Watering is the single most important factor is successful hanging baskets. Check the soil every day by sticking your finger up to the first knuckle into the soil. If you can't reach the plant to do this easily, assume that the basket needs watering every day. It is difficult to over water a moss basket since water easily escapes out the basket. Use a watering wand to reach the top and soak the sides of the basket as well. Drench the basket until it drips. Don't worry if clumps of moss fall off, this is normal. Soon the roots will tie the moss to the frame and the soil. You can use a turning hook to hang the basket so that it can be moved to allow sun to reach all sides.
Step 1 Mix soil, Soil Moist (7-10 g), fertilizer (30-40 ml) together. Moisten mixture and set aside. Soak the moss in a bucket of water and set aside. Stand the wire frame up on a flowerpot so that it is at a comfortable height to see and work at. This also allows you to have both hands free to work on the insides. Try to work in an area where you can move around the basket to view it from all sides.
Step 2 Take a handful of moss and wring it out like a damp cloth. Hold it in both hands. Beginning on the bottom, press the moss against the frame from the inside, using one hand on each side. Continue to build the moss wall, one handful of moss at a time so that you have an even layer approximately 1 ½" thick. If you make the wall too thin the soil won't be held into the baskets; too thick and there won't be enough room for soil and roots. Put 3 small ivy plugs (or any other hanging plant) in the bottom so that the roots are in the frame. This makes the basket look green when viewed from below. A note here about plastic liners. Although a lot of experts advise using a plastic sheet liner, I find that this doesn't help the moss basket. The moss will never be held to the rest of the contents since the roots of the plants can't make contact and tie the moss in, hence the moss drops from the sides all summer. Also the plastic tends to look unsightly if it spills over the edges. Finally, although the purpose is to retain water, the basket does quite well with the moss being soaked with the contents. The water retention beads are a better way to retain moisture in my opinion.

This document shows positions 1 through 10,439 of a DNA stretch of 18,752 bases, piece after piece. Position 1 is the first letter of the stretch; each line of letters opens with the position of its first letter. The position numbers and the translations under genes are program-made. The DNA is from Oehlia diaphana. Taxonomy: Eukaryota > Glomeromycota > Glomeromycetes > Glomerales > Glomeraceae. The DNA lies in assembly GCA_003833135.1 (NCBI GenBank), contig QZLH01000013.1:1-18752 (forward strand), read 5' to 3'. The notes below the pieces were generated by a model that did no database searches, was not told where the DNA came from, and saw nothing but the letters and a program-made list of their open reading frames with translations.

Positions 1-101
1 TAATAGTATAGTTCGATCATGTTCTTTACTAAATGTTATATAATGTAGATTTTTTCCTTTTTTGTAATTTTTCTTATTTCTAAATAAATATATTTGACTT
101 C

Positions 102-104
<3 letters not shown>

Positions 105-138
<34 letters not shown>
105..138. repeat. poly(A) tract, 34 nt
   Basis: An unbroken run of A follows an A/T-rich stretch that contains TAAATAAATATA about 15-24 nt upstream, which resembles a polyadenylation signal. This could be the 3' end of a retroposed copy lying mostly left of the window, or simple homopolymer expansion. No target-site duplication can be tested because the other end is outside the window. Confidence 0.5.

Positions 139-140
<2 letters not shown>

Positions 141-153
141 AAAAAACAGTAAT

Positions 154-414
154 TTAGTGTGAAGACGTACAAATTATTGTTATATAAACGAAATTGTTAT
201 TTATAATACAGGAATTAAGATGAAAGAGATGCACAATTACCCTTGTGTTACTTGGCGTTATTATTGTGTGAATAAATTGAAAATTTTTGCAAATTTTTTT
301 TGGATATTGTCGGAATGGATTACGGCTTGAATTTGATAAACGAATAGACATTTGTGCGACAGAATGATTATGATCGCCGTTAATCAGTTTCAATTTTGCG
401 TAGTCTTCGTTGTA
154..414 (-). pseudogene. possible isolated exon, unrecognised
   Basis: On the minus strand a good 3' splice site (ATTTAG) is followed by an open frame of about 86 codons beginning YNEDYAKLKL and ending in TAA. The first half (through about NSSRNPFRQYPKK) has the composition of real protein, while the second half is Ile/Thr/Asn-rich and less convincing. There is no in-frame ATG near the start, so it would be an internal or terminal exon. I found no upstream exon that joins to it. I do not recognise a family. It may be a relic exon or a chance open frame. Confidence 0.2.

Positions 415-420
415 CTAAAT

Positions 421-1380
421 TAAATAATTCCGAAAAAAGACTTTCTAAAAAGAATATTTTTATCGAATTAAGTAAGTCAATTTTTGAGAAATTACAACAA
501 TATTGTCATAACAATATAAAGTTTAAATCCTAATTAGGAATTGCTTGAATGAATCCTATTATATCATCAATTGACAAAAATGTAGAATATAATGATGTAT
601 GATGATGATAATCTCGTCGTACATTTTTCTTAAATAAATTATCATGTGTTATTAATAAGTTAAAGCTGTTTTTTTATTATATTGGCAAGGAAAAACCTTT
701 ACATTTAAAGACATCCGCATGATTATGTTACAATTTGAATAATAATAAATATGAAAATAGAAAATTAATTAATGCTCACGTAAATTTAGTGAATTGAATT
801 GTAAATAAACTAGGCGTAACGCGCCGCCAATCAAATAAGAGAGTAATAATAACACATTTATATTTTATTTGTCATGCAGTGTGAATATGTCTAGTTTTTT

Step 3 Continue to line the moss along the bottom and then up the sides of the basket about an inch or so. Add a "row" of plants in the lower 1/3rd of the basket. Aim for balance - for example 3 lobelia alternating with 3 fuchsias. Make sure the roots are well inside the basket so that they will make contact with the soil. Add the soil mixture to the lower part of the basket. Repeat this process for the next 1/3rd of the basket, staggering the position of the plants so they don't overlap the ones in the next row.
Step 4 Continue edging the moss up to the upper rim of the basket. Use trailing plants, such as begonias, fuchsias, bacopa etc. to drip over the edges. Place larger, more upright plants in the centre. Add soil mixture to about ¾ inch of the rim. Cut off any blooms so that the plants will grow bushier. Place the basket in its final place immediately so that it doesn't get crushed in the flower pot stand. Water very well.